“We have kids, teenagers, parents, and grandparents all visiting The AAIS’s Youth Centre and spending their time there together,” Vahid says.

The AAIS have laboriously worked to conserve the Albanian Muslim faith, language, and tradition and have initiated multicultural relationships in the Yarra area.

The Albanians are very hospitable people – they are quick to welcome you in and accommodate you in their community. This is also reflected in their interactions around non-Muslims hoping to be exposed and educated about their culture.

“Being a good host – be that to a member of the family, a friend or even a total stranger – is held in high regard in our community,” Vahid said.

“The AAIS has always supported harmony and social cohesion among all members of the community. As a society, our doors are open to others from various backgrounds,” Vahid says.

The AAIS is open to school tours, public events and interfaith collaborations such as the Friendship Walk that aims to form cross-religious friendships.  

“I believe that many people in the Yarra have enjoyed their experience at our society and also had a pleasant time meeting community members and learning from one another,” Vahid says.

The AAIS is a cultural institution that has aided assimilation and celebrated the richness of the Albanian Muslim community.

Written by Devana Senanayake

Devana Senanayake

Devana Senanayake is a digital specialist, journalist and radio presenter. She writes about feminism, race and cross cultural identity. She is interested in the exposure and celebration of the diverse voices, experiences and projects run by people of colour.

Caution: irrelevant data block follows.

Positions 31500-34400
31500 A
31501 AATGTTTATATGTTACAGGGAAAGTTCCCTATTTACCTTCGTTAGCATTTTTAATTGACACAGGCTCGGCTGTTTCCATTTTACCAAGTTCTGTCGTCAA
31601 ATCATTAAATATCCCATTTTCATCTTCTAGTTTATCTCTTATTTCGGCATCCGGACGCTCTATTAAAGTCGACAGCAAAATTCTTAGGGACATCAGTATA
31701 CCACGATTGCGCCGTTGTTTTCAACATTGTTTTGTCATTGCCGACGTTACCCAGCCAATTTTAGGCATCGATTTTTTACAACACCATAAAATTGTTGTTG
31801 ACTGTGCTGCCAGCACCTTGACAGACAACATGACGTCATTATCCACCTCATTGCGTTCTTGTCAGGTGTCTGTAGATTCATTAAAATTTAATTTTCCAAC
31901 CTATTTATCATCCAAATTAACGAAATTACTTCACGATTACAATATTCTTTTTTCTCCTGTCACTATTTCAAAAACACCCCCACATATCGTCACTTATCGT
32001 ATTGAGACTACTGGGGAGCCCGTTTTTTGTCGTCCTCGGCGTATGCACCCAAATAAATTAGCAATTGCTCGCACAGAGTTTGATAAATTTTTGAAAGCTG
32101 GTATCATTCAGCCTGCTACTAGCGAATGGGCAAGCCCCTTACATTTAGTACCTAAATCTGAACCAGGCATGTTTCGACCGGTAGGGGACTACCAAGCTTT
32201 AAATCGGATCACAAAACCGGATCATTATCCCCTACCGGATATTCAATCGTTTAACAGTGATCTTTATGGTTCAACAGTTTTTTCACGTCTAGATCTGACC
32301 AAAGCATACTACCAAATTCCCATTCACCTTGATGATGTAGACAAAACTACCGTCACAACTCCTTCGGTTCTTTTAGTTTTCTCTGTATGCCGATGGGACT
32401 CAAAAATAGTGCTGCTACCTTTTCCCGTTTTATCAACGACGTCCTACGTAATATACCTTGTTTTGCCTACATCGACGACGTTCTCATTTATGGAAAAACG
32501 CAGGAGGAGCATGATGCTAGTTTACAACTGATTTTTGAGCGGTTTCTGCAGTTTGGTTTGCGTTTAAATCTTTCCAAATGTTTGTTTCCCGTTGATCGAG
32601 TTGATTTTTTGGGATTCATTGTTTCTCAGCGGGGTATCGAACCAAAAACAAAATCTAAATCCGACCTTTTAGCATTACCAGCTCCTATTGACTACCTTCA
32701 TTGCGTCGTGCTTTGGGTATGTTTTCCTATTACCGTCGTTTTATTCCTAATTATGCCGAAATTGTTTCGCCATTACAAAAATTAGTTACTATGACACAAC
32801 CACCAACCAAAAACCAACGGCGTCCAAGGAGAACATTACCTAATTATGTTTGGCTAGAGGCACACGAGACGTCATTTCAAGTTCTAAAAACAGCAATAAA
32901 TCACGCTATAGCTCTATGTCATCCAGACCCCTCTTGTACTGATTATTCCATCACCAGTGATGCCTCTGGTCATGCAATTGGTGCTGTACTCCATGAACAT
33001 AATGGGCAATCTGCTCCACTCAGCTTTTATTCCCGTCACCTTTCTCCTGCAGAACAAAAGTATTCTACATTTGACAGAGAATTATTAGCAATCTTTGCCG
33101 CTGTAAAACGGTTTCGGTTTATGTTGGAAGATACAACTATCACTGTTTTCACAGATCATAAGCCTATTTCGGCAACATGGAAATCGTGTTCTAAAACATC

9 thoughts on “AAIS: A Place for Integration, Community and Faith

  • September 14, 2017 at 4:15 pm
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    Nice writing Devana. Keep it up.

    Reply
  • September 18, 2017 at 2:01 am
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    Wow it’s super Devana. Well done.

    Reply
  • September 18, 2017 at 2:25 am
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    Very well written Devana, gives a very good insight and understanding of how a refugee could adjust to a new environment, and we too learn to appreciate and accept and understand people without disregarding them from what background religion culture anyone comes from and accept them as they are.

    Reply
  • September 18, 2017 at 4:39 pm
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    Hi Devana well done and very proud of u!! Keep it up👍

    Reply
  • September 18, 2017 at 4:41 pm
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    Well done Devana keep it up super article

    Reply
  • September 18, 2017 at 4:43 pm
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    Hi Devana well done and very proud of u!! Keep it up👍

    Reply
  • September 18, 2017 at 8:57 pm
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    Well done.
    Proud of you as a sri lankan

    Reply
  • September 18, 2017 at 11:02 pm
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    Well done proud of you Devana.

    Reply